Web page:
PETER LUDWIG WALL MASK FOR ACHATIT WERKSTÁTTEN (1950s)
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A beautiful gilded achatite wall mask of a fine lady in green fishnet gloves, designed in the late 40s or early 50s by sculptor Peter Ludwig for Achatit Werkstätten, one of the major producers in the 1950s and 1960s of the wildly popular wall masks, sculptures, and plaques that decorated so many modern homes of the era.
PETER LUDWIG (1902-1983) initially trained as a painter at the Bauhaus in Weimar under Lyonel Feininger (1871-1956) and later in Munich and Berlin. After studying for a long time in Florence, Rome, and Paris, he lived as a freelance artist in Berlin and appeared at several exhibitions with his work. After 1933, under pressure from the political situation, he turned to the applied arts and worked as a make-up artist for theater, ballet, film, and vaudeville. He worked with numerous important dancers, including Harald Kreutzberg (1902-1968), for whose tours he designed and performed all the dance masks.
In the autumn of 1948, he and the businessman Hans Schirmer founded a studio to make reproductions of his own work and from existing templates using a substance that Ludwig had got to know through a Czech foundryman and with which he had already worked in his Berlin studio. The material consisted of a combination of finely ground rock and wood pulp mixed with binders which and poured into plaster molds, then fired and cooled, they were then painted and/or gilded, and polished with agate stones. The word agate is "achat" in German, which is how both the material and the company got their trademarked names, 'Achatit'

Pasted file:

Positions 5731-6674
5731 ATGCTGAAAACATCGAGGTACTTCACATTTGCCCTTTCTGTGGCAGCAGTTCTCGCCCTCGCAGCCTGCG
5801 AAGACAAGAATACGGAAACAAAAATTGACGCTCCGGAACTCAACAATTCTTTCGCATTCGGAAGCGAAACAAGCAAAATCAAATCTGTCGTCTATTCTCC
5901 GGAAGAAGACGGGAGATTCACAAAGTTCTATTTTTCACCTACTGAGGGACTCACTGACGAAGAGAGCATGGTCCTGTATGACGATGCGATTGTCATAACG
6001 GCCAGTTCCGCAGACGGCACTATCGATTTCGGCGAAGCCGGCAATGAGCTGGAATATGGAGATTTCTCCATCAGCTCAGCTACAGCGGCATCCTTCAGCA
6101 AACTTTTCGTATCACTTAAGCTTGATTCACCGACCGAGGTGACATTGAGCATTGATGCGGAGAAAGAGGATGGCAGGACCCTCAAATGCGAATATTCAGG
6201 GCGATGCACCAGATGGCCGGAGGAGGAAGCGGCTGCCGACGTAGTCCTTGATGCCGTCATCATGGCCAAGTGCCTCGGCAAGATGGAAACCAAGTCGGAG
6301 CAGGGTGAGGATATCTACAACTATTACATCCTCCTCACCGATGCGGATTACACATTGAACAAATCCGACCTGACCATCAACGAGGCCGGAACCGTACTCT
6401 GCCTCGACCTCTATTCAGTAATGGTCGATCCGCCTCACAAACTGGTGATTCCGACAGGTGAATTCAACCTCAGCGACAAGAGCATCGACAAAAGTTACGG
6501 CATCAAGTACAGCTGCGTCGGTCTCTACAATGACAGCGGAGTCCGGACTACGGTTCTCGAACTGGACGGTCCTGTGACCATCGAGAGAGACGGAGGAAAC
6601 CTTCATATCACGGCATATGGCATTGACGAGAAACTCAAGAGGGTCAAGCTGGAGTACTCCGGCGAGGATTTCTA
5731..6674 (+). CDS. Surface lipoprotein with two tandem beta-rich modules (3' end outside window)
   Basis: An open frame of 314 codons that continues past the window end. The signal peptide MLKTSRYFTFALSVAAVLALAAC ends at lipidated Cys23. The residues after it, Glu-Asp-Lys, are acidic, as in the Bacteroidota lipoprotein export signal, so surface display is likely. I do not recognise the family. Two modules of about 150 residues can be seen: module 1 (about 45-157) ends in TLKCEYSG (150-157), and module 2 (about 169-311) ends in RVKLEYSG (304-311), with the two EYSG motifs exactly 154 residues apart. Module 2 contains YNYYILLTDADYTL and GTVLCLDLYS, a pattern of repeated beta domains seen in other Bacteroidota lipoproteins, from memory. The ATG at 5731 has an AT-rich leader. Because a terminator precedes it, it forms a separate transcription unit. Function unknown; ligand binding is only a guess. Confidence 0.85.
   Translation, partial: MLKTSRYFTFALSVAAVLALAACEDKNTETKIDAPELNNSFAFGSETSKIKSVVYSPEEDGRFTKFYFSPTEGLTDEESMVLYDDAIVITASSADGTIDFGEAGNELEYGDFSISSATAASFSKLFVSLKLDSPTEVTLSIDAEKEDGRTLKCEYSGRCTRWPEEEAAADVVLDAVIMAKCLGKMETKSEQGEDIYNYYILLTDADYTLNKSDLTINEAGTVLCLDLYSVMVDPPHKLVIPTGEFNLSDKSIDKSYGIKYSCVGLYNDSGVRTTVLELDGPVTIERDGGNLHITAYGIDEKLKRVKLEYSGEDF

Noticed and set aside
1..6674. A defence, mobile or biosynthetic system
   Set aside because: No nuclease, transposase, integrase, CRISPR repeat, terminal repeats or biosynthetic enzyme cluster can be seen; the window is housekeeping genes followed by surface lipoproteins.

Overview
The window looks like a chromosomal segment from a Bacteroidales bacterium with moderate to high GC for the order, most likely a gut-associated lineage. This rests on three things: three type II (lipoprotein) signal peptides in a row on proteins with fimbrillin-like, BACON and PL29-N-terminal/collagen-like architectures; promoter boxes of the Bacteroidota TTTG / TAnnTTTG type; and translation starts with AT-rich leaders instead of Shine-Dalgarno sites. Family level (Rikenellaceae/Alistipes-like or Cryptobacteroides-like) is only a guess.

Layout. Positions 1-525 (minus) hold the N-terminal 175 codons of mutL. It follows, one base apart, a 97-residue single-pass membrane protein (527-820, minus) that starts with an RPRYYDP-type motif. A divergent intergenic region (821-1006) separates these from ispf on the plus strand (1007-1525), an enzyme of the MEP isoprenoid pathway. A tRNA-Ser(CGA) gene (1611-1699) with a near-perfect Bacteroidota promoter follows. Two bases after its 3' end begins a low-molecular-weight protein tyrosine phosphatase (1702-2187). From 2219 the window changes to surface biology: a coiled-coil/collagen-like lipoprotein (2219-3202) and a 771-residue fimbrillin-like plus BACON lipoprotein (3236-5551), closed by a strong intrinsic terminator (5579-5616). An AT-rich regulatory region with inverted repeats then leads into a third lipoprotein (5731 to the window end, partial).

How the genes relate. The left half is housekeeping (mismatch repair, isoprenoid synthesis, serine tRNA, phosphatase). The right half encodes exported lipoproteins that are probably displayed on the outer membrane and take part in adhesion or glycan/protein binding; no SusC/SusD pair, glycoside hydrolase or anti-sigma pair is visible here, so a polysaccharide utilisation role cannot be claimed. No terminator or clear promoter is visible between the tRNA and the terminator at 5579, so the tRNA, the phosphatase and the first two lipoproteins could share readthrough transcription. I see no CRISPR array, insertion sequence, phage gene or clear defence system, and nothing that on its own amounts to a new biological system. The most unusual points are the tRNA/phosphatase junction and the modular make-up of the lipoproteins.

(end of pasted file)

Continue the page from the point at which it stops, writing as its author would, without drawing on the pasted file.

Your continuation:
The production program at Achatit Werkstätten, which was continuously expanded in the following years, comprised wall masks, girls' and children's heads, statuettes, animal sculptures, and relief images, all initially based exclusively on designs by Peter Ludwig. The decorative objects he designed from the non-ceramic material agatite were of considerable importance for the development of decorative ceramics in the years after 1950. They not only led to comparable products by artists such as Paul Kinsler (1910-1986) and companies such as Goebel (non-ceramic material Mainit) but also had diverse effects on the "wave of masks" that began in ceramics in the second half of the 1950s.
- 7.25ʺW × 4ʺD × 11.5ʺH
- Art Deco
- Boho Chic
- Place of Origin
- Item Type
- Vintage, Antique or Pre-owned
- Good Condition, Original Condition Unaltered, Some Imperfections